One of the things I’ve found when listing out tasks and actions, is the difficulty of organizing a list into a logical flow. Most of my day is filled with tasks that I need or want to complete in a specific order, and I wanted a simple way to map out the flow of my day. When I set out to find a way to do this, I had several criteria in mind:

  • It had to be simple – I didn’t want a lot of options or stuff to fill in. Just a quick way to map out the actions for my day.
  • It had to be flexible – Even though I know what tasks or actions I want to perform during the course of my day, things invariably come up. So it needed to be able to fit these items in, without interrupting the flow.
  • It would not be time-based – I have other ways of covering time-based stuff. I wanted it to be strictly a priority-based flow of actions for the day.
  • It would not be project based – Like with time-based stuff, I already had a way of tracking projects. This would be a flow of tasks for the day that may involve several projects and contexts.

A Task Flow Map is Born

I played around with several methods, and many were way too complex. One great approach is Chris Brogan’s post on Mini Process Flows. It had some ideas with a similar flavor to what I wanted to achieve. But being lazy when it comes to writing things out, I wanted an even simpler approach. My goal was to create a basic form that I could fill out at the start of each day, that would map each of my tasks or actions in the order I wanted to complete them.

The worksheet I came up with has a set of boxes, one for each task, with a small arrow indicating the flow from one box, and task, to the next. The picture below shows a sample marked up worksheet (click to enlarge).

Task Flow Sample WorkSheet Thumb

The first box has an arrow box for the current page number and the last box has one for the “continued on” page. So if I have more than 10 actionable tasks in a day, I continue on to a new sheet.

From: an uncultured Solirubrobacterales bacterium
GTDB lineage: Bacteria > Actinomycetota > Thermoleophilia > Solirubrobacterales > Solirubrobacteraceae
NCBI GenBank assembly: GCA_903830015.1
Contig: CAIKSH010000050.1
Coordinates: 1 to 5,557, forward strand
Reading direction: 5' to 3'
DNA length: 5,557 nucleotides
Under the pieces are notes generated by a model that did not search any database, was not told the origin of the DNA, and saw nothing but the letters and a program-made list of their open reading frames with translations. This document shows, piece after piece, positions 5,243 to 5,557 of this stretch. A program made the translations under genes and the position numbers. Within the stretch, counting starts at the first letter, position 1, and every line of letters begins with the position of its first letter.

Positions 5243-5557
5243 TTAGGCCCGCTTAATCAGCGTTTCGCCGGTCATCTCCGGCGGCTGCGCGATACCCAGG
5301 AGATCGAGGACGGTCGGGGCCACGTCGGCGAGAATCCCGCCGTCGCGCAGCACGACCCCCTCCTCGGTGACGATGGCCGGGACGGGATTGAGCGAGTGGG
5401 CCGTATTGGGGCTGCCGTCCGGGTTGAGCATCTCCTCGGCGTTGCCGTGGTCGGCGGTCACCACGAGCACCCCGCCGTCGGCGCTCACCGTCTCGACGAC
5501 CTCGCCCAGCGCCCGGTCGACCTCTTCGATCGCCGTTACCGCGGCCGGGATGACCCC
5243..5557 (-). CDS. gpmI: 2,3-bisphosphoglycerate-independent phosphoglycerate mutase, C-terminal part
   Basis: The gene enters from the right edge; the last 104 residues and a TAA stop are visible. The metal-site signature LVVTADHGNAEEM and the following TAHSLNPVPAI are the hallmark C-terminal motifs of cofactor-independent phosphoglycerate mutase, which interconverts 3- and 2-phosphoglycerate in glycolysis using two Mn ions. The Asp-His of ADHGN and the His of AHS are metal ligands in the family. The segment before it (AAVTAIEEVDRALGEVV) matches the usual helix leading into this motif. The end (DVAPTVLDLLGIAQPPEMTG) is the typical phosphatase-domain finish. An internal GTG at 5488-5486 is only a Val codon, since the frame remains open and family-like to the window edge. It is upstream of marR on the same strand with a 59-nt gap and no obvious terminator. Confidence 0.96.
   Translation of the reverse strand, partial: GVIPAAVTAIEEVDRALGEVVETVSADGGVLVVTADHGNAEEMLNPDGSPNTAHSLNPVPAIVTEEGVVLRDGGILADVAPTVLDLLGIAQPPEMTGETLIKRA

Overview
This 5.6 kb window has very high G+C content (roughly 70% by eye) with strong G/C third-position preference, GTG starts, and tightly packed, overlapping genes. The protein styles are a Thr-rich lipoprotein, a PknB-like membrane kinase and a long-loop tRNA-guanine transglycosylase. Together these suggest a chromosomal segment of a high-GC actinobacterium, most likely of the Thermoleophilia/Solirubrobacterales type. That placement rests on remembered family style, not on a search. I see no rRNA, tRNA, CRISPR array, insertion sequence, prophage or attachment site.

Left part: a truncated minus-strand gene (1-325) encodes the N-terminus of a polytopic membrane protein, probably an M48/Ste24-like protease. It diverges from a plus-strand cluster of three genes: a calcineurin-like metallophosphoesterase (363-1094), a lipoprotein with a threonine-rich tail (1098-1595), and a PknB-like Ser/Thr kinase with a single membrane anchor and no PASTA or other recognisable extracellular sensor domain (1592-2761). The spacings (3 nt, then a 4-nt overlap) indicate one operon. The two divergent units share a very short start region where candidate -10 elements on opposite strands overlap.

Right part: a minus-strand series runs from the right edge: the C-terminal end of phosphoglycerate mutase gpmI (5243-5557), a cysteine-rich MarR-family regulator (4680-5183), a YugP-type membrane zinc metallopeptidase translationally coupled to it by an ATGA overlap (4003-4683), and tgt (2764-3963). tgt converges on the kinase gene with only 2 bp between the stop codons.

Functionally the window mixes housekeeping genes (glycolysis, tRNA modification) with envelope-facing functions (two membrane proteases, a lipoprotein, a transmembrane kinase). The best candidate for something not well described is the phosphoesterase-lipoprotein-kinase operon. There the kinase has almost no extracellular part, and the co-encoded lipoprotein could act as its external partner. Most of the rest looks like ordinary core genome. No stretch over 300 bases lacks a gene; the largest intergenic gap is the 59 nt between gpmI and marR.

In order to accommodate things like waiting for, interruptions, unplanned meetings, and deferred tasks, I added adjacent boxes attached with a dotted line. I also included a small circle to designate the type of interrupt. Some of the ones I use most often include:

  • “W” = Waiting for or @Waiting.
  • “I” = General interruption, including phone calls I had to take, unplanned meetings, going out for lunch, etc.
  • “D” = Deferred items, tasks that I decided to put off for some (probably good) reason.
  • “P” = Pawned off on someone else.

The idea is to have a readily available map of my day, with each task laid out and flowing into the next. As I complete a task, I cross out the box. Originally I had checkbox to mark off completed items, but it wasn’t nearly as gratifying as crossing out the whole thing. As the day progresses I can clearly see what I’ve completed and what is still left to do.

If I am unable to complete all the tasks by the end of the day, I simply begin where I left off the next day, and then start a fresh page for the new tasks for that day.

I’ve recently began combining the Task Flow worksheet with a modified version of the DYI Planner project form. I use the project form to track overall progress for each project, and then load up the Task Flow form with the tasks I need to compete each day. It’s helped tremendously in simplifying my process.

For me, in order for a system to be useful, it has to be simple – something that doesn’t just add more overhead to my day. Having a way of tracking tasks that is clear and direct, and that still allows me to work in my preferred manner, has helped me to create a system that I actually use.

Task Flow Worksheet – PDF Format

Tony D. Clark writes, draws cartoons, designs software and websites, and spends a lot of time talking others into working from home, being creative, and doing what they love. His blog Success from the Nest focuses on helping parents who want to do meaningful work from home and have more time for their families, and their dreams.

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